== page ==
Note: The repository used in this post is way out of date, and I don't recommend following this article any more. Check out this post on deploying the newer version of Ghost Blog.

I have thoroughly enjoyed getting to know Ghost. I've found it a light, clean and fun blogging engine. However as simple as it is to deploy it, there's more to it if you want to customise or in my case add comments, email and a backup process.

TL:DR;
I needed a process for customising my blog that gave me more control. I forked the Ghost-Azure repos and went about integrating DisQus for comments and setting up an Azure backup into blob storage.  This post explains how I did that.

I ended up re-deploying and changing the way I managed my blog and I thought I'd share what I ended up deciding on.

Steps:

Setting up SendGrid Mail Service in Azure

Let's get this setup first, as Ghost will try to send you an email when it's first fired up.

  • Login to the Azure portal
  • Click More Services (bottom left)
  • Type SendGrid
  • Click SendGrid Accounts

  • Fill in the details and select a pricing tier. I'm not going to be sending many emails so Free was the right price for me.
  • Click Create

You may need to click the refresh button, but once you can see your new account, click it, and then click on the cute little key icon.

Take note of your username, you'll need it for the deployment configuration.
You'll also need to use this should you want to login to SendGrid for more configuration options.

Fork Ghost-Azure

Why? This just makes it easier to add your customisations such as Comments Integration and avoid them being accidentally overridden if you re-sync your blog with the original repository. This meets my requirement of having customisations in source control and also ensures that when you want to upgrade you can merge any changes that might conflict and do this when it suits you.

Felix Rieseberg has done a great job of making deploying ghost simple. BTW You can also search for the Ghost template in the Azure market place and deploy from there, but I found this version out of date at the time, and also has the same problem of potentially losing your comment integration should you re-sync in future.
(If you don't already have a GitHub account, create one https://github.com/)
Open Felxi's repo here: https://github.com/felixrieseberg/Ghost-Azure, then click Fork.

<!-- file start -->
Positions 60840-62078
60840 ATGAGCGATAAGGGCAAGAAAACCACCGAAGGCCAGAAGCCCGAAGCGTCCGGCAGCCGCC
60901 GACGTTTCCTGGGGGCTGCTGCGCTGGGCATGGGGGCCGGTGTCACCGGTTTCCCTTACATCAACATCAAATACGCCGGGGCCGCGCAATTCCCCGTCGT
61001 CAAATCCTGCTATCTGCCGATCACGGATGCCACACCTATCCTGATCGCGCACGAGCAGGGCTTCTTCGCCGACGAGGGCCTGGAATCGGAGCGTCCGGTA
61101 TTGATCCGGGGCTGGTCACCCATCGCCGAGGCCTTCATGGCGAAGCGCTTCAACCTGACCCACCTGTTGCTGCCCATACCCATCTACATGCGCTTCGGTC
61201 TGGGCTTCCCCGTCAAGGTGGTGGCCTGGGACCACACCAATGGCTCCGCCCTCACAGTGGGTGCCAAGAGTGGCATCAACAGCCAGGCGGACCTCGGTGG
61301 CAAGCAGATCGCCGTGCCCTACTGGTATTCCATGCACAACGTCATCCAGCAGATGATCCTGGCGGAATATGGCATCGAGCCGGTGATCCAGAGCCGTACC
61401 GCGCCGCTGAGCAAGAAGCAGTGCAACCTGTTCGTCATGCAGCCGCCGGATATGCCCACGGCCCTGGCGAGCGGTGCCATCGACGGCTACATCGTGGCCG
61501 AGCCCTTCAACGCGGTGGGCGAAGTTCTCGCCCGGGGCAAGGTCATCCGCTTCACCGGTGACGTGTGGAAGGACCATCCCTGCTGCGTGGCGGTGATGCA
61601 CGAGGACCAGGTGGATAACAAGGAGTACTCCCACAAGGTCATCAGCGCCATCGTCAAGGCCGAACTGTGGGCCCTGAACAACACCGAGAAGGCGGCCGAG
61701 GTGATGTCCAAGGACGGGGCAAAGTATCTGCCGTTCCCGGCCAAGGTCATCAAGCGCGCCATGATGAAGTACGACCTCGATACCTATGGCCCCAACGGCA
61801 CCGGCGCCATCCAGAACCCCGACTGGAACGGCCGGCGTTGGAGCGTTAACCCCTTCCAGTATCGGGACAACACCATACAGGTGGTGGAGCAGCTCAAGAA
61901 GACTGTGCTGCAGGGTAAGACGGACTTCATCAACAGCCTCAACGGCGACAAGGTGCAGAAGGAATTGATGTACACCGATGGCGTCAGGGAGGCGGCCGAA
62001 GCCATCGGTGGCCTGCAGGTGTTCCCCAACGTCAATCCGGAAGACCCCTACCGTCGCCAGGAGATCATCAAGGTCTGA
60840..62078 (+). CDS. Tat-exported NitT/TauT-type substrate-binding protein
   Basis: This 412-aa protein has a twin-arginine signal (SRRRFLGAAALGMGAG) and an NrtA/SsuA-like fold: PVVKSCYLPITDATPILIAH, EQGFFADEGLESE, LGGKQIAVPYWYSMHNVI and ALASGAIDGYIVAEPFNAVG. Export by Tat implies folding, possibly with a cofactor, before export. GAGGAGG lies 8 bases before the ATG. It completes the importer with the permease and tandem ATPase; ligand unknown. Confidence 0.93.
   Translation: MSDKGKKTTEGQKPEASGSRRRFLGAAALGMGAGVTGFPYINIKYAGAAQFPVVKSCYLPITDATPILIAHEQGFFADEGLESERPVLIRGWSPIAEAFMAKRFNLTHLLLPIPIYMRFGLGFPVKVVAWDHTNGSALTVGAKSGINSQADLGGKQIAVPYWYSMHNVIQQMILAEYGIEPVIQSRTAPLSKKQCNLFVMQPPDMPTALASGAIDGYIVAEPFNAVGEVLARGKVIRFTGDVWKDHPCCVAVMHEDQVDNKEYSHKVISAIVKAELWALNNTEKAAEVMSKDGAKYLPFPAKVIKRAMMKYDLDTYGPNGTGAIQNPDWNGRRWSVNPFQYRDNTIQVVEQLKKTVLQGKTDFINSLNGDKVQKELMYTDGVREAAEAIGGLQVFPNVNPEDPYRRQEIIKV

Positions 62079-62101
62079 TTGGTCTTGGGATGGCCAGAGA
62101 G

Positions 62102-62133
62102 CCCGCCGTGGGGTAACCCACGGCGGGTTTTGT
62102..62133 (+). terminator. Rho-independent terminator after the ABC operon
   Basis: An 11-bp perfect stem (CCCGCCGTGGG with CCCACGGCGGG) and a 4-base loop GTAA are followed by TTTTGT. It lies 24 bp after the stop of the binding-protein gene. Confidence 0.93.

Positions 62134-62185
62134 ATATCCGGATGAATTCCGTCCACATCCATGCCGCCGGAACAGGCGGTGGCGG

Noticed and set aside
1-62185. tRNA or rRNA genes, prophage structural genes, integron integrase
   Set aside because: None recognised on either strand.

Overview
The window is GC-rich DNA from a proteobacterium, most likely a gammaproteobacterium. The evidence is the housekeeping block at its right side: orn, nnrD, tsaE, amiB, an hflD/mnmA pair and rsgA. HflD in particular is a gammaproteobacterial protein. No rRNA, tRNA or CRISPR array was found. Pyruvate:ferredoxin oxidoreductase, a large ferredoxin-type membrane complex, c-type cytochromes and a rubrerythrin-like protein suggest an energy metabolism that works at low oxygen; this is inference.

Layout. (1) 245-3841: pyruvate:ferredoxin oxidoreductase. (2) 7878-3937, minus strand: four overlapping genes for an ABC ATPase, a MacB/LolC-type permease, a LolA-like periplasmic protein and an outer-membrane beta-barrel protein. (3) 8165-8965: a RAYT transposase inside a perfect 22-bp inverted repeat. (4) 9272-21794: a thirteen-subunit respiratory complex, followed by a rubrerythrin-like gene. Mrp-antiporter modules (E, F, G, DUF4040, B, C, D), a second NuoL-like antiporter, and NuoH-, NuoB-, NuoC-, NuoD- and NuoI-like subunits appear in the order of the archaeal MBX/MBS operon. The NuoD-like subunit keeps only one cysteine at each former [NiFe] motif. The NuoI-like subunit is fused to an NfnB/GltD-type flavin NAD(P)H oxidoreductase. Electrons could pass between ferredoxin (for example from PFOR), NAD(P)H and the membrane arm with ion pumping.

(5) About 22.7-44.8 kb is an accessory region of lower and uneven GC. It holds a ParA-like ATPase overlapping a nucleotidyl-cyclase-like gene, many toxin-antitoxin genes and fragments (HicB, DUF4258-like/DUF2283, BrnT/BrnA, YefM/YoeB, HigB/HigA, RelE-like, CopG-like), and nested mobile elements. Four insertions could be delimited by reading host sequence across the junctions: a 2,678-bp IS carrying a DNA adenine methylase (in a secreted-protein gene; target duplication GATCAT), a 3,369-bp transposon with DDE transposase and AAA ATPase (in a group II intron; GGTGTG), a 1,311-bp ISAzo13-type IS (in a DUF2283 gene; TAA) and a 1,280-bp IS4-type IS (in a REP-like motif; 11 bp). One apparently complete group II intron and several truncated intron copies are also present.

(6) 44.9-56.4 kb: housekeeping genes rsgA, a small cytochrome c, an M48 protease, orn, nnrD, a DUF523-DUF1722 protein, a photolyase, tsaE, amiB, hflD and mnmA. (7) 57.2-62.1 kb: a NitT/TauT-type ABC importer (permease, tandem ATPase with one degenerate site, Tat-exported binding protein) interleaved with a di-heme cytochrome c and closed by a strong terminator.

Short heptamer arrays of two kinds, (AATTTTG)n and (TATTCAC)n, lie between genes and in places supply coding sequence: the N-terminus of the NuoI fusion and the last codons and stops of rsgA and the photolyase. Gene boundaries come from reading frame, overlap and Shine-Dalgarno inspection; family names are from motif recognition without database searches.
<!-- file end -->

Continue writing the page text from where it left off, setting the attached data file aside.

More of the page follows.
This is now your forked version of Ghost-Azure. Let's just get Ghost setup and running before trying to implement the comments.

Deploy to Azure

In the ReadMe you should see an inviting blue button "Deploy to Azure", go ahead and click it. To Clarify, this is the ReadMe in your forked repository.

Note: That the Azure Deployment site you are on has read the referrer url and that's how it knows where to get the source from, you can see it in the address of the browser.

After logging in using your Azure credentials, you should see the deployment options:

Here's an example I've filled out. Some of these fields are auto populated for you which makes things very straight forward.

Here's the fields:

  • Directory - Leave as default
  • Resource Group - A way to keep your resources together for easier location of services, use an existing or create a new.
  • Site Name - this will become [sitename].azurewebsites.net and you will use it for Editing your posts. Even if you have a custom domain.
  • Sku - If you want to use the automatic backup, you'll need to set this to Standard. Basically it will be the App Service Plan which determines your costs (along with the Site Location and Worker Size). If you want to make this cheaper later (and lose the backup function), you can always Scale Down your service plan by clicking Scale Up.
    Scale Up Hmm, why doesn't that sound right?
  • Site Location - This is the data centre you want to use.
  • Worker Size - Only available for basic and standard, this also determines your billing cost. It is the resources assigned to that Tier. You can see this in the Azure Service Plan:

    Small Medium and Large are the first, second and third panels respectively.

It's well known that the data centers have varying prices and last I looked the West US was a better price than anything here in Australia. However if you want to know your costings before running this, go into the Azure Pricing Calculator.

  • Email Service - I'm using SendGrid, because its free and easy to use. Your blog will need this for password reset requests and team member invites.
  • Email From - Use your custom domain if you have one, or make one up. I'd not really want to put my personal email address in there. Be aware there is a good chance your emails will go to your Junk folder. For more information check the SendGrid documentation.

Follow the wizard and wait for the deployment to finish. If you're wondering what's happening here, Azure is processing the azuredeploy.json, which is a Resource Manager Template with instructions on how to deploy and setup your blog. It's worth pointing out as well where some of the configuration values end up, like your Email Username etc. Take a look in the App Settings of your App Service:

Of course I've left my password in the image in case any of you want to use my account... 12345 is about all I can remember so I use it for all my passwords.

1,2,3,4,5... That's amazing. I've got the same combination on my luggage.

One thing I've heard is that if you deploy to a Basic or Free tier, there might not be enough resources for the initial deployment, so if you have trouble here try starting on the Standard Tier, then down grade once you are up and running.

Using a Custom Domain

One thing you may want to do is add your public url to the webSiteUrl setting. I've got a custom domain, if you don't have one just leave it blank and it will work on the azurewebsites.net domain.
This is probably where I should add a link to another post around assigning a custom domain. (To be continued...)

Setup Ghost